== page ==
DS106 Assignment: Home Video GIF

I thought I was going to struggle with this assignment because I don’t record videos very often. However, I quickly realized that this isn’t true at all because I have heaps of video footage of my pets. I actually took this video just a few weeks ago while my dog, Roxie was playing. Even though she’ll be 11-years-old in August, I’ve been working a lot with her recently to try to teach her some good behaviors. For instance, if we go on walks on the road, I’ve trained her to stay on my left so she isn’t walking into oncoming traffic, which is a big deal because she used to do a lot of swerving. In this video, I was trying to get her to bring her toy back to me. She likes to play fetch, but she isn’t well known for returning a toy after it’s thrown, which kind of defeats the purpose of the game. She’s been doing really well, so I wanted to capture her progress while we were playing the other day.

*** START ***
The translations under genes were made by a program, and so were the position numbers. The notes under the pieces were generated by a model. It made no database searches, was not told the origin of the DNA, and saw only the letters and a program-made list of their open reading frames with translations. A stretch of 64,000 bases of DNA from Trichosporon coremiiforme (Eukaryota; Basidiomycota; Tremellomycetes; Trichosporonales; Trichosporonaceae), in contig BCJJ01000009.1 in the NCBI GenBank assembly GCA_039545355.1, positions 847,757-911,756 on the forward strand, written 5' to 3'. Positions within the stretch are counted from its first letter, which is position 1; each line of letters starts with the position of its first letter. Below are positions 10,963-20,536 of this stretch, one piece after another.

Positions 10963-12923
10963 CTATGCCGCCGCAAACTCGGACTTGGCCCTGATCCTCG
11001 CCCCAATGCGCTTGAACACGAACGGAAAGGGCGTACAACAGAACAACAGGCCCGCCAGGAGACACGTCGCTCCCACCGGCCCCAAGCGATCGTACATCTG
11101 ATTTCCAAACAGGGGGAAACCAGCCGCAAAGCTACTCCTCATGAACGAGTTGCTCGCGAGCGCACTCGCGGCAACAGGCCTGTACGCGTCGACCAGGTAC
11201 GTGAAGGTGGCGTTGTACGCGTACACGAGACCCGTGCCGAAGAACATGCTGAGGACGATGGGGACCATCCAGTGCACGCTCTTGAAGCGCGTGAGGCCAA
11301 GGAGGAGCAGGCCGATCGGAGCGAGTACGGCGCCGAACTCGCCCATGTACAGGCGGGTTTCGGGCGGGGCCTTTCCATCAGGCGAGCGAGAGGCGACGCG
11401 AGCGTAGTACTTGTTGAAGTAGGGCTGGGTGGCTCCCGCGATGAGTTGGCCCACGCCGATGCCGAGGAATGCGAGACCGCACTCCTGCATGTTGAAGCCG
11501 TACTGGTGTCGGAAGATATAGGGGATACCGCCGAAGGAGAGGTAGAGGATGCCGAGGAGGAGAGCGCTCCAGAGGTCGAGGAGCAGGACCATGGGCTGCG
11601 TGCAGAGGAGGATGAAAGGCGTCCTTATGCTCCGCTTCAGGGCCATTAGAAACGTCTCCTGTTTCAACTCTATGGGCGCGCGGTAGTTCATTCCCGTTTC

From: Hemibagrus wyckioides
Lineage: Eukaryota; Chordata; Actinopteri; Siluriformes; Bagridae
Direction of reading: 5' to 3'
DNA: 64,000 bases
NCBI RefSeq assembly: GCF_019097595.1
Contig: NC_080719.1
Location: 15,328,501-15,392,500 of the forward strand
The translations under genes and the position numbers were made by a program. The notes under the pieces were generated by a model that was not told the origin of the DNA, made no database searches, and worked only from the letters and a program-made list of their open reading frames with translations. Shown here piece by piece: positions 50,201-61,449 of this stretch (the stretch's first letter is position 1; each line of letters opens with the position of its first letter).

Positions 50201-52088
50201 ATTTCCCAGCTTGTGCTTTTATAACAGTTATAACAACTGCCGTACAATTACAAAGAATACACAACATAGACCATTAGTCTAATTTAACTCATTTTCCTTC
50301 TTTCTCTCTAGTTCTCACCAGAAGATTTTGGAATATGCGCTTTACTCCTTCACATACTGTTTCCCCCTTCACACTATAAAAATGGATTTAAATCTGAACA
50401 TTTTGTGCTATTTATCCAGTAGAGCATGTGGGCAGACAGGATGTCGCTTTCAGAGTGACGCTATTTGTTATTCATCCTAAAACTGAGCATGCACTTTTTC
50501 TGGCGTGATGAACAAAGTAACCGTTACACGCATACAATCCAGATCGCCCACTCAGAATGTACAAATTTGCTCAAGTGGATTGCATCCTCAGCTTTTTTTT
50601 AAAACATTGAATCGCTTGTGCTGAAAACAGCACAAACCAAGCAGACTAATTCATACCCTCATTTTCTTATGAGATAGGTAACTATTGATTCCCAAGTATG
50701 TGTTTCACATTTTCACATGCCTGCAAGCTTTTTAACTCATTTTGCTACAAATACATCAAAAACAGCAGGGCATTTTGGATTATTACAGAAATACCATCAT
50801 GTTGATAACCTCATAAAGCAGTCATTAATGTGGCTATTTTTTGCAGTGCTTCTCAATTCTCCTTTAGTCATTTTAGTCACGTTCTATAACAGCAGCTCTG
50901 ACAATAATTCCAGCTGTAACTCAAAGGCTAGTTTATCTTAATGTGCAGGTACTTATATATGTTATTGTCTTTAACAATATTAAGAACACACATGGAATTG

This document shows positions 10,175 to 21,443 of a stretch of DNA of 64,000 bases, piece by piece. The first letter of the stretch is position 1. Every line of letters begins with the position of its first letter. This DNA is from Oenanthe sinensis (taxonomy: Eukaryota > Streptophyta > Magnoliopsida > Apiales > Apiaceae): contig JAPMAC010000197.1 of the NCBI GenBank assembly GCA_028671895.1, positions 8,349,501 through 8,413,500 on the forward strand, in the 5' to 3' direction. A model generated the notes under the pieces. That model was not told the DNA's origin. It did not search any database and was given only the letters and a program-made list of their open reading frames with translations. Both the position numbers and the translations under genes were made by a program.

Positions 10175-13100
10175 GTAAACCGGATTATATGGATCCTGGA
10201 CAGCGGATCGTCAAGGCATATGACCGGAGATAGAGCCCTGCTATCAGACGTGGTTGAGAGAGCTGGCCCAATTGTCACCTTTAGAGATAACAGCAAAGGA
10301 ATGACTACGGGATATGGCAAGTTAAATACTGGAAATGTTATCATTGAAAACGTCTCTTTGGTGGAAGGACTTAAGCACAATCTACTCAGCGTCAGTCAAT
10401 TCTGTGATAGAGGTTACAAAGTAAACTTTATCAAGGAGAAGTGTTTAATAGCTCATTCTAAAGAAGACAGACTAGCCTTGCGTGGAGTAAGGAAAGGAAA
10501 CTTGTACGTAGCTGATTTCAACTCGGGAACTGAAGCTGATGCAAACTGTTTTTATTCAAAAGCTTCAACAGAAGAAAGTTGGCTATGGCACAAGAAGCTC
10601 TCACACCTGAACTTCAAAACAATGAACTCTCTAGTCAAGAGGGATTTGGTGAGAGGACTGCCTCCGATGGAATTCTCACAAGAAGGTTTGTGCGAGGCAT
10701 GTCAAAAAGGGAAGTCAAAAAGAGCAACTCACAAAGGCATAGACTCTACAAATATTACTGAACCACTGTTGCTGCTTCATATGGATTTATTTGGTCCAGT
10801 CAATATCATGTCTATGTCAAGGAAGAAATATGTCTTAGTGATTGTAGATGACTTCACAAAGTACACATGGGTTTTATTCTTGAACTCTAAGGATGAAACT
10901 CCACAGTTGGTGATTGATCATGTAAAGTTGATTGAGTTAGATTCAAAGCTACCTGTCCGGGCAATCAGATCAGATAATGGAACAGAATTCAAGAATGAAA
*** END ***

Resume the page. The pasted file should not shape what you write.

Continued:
Making this video into a GIF was so much harder than it probably should’ve been. I originally had over 30 seconds of footage, which I knew I’d have to cut down. I wound up with 8 seconds of footage for a while, which I completely edited and tried to optimize to be as small as possible, but it just wasn’t happening. I tried a bunch of programs too, and in all of them I’d get to a point where I could finalize and save the GIF, but then something would go wrong. Usually, I found out that the program I was trying to use wasn’t actually free, despite how it was marketed, and required a subscription before I could save anything. Eventually, I realized that if I just used a shorter clip and cropped out the unnecessary parts of the video, the program EZGIF would work perfectly. Once I had a base, I added some text with some cute emojis to frame it, and I was done. I’m very happy with how it turned out, and I’m glad I trimmed and cropped the video because the GIF ended up being a lot less shaky overall.


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